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Accuride workers defy UAW leaders

By Lee Sustar | February 1, 2002 | Page 11

HENDERSON, Ky.--Members of United Auto Workers Local 2036 once again defied Accuride management and the UAW International to reject a union-busting contract by a vote of 170-87.

UAW officials last month cut off strike benefits and medical insurance to pressure workers--who went on strike and were locked out nearly four years ago. Terry Thurman, director of UAW Region 3, which covers Kentucky, told Local 2036 President Bill Priest that the local's charter also could be revoked unless workers voted for the contract.

But Accuride workers--many of whom have severe medical problems as the result of working in the wheel-making plant--still said no. Mary McGan, who will be unable to pay for surgery on her arm without medical coverage, called the deal a "yellow-dog contract," a miners' union term for management contracts with individual workers who agree not to join a union.

McGan, whose father and grandfather were miners, helped to organize the UAW into the plant in 1979 and heads the women's committee in Local 2036. "I've lost everything, my vehicle, everything but my house, which is a trailer," McGan told Socialist Worker.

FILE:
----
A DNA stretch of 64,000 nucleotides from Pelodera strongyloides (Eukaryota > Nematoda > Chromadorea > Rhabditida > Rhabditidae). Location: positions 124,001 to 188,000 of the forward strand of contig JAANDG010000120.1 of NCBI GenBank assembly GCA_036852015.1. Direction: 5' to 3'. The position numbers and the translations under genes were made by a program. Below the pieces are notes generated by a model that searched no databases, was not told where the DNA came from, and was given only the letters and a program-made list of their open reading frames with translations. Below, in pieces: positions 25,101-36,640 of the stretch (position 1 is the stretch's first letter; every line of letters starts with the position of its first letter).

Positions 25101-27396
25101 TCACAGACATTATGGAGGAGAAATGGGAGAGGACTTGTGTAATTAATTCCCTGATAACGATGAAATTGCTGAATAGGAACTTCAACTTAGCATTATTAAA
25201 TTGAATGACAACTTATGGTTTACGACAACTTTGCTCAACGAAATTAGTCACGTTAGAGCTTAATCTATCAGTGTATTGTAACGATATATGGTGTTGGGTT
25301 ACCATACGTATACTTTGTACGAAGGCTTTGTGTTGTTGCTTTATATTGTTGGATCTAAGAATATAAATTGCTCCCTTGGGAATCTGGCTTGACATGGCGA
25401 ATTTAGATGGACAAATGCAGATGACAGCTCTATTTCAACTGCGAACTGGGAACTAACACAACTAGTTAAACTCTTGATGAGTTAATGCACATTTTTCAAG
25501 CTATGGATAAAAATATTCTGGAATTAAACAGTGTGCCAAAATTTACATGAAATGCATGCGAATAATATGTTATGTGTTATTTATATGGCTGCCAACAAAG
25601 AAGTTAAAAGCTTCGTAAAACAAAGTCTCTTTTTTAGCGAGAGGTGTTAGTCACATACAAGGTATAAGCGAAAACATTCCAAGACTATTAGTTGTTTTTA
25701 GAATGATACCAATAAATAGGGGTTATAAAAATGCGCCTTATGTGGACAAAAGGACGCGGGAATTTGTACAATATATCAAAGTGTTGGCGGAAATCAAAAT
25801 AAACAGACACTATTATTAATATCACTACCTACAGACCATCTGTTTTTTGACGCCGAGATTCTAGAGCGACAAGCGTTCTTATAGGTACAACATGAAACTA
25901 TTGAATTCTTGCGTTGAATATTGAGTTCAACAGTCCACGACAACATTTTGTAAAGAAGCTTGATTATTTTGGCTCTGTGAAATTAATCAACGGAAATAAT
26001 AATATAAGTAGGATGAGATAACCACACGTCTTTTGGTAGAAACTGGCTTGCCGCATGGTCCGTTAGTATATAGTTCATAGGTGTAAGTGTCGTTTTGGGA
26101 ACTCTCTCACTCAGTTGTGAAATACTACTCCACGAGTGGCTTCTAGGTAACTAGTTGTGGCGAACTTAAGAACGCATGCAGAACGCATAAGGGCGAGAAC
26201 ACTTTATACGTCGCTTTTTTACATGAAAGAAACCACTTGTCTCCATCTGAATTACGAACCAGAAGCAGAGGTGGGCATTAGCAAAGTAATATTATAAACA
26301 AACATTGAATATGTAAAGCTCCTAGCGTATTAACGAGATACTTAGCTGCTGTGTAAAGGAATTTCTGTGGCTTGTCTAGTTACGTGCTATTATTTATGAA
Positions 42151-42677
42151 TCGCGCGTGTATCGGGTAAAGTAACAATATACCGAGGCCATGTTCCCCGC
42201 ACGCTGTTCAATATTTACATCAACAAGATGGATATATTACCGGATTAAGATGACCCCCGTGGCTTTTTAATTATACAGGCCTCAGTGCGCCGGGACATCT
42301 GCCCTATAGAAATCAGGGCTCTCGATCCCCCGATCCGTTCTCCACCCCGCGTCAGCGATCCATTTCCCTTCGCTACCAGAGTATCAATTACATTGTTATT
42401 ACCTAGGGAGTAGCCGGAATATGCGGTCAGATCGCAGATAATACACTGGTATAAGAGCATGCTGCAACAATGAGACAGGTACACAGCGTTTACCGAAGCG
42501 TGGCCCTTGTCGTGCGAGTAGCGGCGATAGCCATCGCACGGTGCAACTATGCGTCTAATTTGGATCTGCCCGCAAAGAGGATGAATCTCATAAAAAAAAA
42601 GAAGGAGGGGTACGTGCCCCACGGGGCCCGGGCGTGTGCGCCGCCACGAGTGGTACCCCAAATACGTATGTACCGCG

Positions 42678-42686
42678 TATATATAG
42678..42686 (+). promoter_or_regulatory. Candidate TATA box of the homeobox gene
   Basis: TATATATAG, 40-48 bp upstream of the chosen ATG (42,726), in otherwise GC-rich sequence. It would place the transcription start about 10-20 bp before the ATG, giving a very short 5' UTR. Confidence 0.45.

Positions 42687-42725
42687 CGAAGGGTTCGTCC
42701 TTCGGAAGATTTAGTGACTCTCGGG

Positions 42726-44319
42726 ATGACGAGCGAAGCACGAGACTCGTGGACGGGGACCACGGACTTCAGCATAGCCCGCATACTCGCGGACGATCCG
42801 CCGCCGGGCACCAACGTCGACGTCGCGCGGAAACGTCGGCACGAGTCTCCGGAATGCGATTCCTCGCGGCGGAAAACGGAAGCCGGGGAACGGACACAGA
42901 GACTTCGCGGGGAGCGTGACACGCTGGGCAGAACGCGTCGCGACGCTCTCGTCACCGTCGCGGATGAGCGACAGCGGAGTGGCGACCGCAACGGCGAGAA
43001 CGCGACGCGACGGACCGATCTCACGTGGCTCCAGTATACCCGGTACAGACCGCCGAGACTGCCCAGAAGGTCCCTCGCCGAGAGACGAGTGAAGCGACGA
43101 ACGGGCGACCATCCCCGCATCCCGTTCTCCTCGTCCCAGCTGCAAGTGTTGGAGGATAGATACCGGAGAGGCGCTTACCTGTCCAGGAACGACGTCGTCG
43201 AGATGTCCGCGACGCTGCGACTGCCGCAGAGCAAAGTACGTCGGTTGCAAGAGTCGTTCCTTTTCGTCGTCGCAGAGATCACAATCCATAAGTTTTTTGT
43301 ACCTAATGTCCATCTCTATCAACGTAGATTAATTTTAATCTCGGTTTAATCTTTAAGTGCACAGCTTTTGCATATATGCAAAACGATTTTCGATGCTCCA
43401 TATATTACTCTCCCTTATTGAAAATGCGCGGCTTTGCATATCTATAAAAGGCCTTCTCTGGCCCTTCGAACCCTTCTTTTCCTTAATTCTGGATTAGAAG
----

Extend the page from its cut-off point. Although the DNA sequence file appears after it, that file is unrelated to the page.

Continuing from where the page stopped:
The determination and grit of Local 2036 is why the UAW International chose former Local 2036 President Billy Robinson to be a temporary organizer at the nonunion Toyota truck assembly plant across the Ohio River in Indiana. But now, "what that International has done at Accuride has ruined the UAW in this area for years," Robinson said at the Local 2036 hall.

Although UAW International officials have spread the lie that Local 2036 members have given up, "the vote showed that there is still real interest here in negotiating a contract," Robinson said.

Local 2036 members plan to take their fight to the UAW convention in Las Vegas in June.

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